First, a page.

Thursday, September 18, 2008

Political Conflict Over Aid

Posted on Wed, Sep. 17, 2008

Political dispute delaying U.S. storm aid to Cuba


Miami Herald

In contrast to millions of dollars in relief aid sent to Haiti, the U.S. government has funneled just $100,000 to Cuba so far -- even as reports surface that the communist country's hurricane wreckage is far worse than the Castro government is letting on.

Cuba suffered island-wide destruction when Hurricane Ike smashed buildings and homes in 169 municipalities coast to coast. A new report by a Miami-based group made public Thursday indicates that 537,000 homes were damaged across the island, and 3.2 million people remain without power.

Haiti, also hit in the past weeks by a devastating string of storms that left hundreds dead and one million homeless, has received $20 million in U.S. aid.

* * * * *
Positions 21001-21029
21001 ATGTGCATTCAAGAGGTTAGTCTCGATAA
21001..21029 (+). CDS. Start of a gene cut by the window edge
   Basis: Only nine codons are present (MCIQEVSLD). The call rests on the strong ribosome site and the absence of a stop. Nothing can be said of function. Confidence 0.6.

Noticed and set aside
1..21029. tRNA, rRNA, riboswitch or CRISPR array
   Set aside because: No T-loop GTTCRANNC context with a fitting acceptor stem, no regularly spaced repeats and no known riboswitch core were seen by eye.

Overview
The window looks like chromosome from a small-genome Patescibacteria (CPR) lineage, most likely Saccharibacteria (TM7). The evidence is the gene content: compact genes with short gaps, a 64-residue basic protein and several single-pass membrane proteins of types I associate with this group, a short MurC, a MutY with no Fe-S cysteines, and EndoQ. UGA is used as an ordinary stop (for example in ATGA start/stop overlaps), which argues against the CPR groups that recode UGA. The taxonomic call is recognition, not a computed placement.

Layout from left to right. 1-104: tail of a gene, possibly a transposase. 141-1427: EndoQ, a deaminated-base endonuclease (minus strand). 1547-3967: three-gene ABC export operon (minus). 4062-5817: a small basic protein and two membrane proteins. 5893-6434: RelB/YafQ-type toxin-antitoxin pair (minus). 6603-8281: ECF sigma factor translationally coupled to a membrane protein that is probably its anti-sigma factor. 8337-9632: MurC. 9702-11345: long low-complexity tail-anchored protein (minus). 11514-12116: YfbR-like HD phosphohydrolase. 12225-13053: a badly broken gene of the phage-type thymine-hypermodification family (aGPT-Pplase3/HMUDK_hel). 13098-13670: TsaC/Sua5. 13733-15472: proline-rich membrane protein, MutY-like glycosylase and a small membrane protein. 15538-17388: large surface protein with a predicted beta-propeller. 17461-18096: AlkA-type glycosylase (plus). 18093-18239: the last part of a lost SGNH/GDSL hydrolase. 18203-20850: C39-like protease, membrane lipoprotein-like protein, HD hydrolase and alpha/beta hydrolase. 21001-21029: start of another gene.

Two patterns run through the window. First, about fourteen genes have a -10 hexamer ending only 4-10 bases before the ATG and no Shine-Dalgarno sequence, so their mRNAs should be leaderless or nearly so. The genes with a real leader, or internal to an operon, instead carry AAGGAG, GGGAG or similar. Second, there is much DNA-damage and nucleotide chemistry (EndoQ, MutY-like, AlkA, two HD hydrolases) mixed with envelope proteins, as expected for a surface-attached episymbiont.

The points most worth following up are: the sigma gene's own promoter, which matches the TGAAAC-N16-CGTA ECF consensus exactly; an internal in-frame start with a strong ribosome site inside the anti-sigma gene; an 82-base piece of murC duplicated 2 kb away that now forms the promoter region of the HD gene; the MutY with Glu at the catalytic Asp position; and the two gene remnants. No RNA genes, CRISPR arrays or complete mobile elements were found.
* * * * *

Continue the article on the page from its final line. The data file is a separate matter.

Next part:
The funding discrepancy comes as a diplomatic spat between Cuba and the United States mires relief efforts.

Although the U.S. government said Cuba's refusal to accept a disaster assesment team prevents it from doing more, criticism against Washington is beginning to mount.

The Bush administration is expediting licenses to U.S.-based organizations that allows an increase in cash that can be sent to residents on the island. Many are taking advantage of the new rules to help storm victims. But some say U.S. assistance is falling far short of what's needed.

Russia sent four cargo planes with tons of emergency supplies and construction materials, and Fidel Castro called Venezuela's aid ''most generous.'' China provided $300,000, and Cuba's state newspaper Granma said Brazil, Argentina and Mexico had also offered assistance. Spain also has sent planeloads of relief supplies.

''The United States, in the past, has acted honorably and quickly in response to hurricanes in Central America, tsunamis in Indonesia and earthquakes in Pakistan: they come in first, with the most resources and without conditions,'' said Frank Mora, a Cuba expert at the National War College in Washington.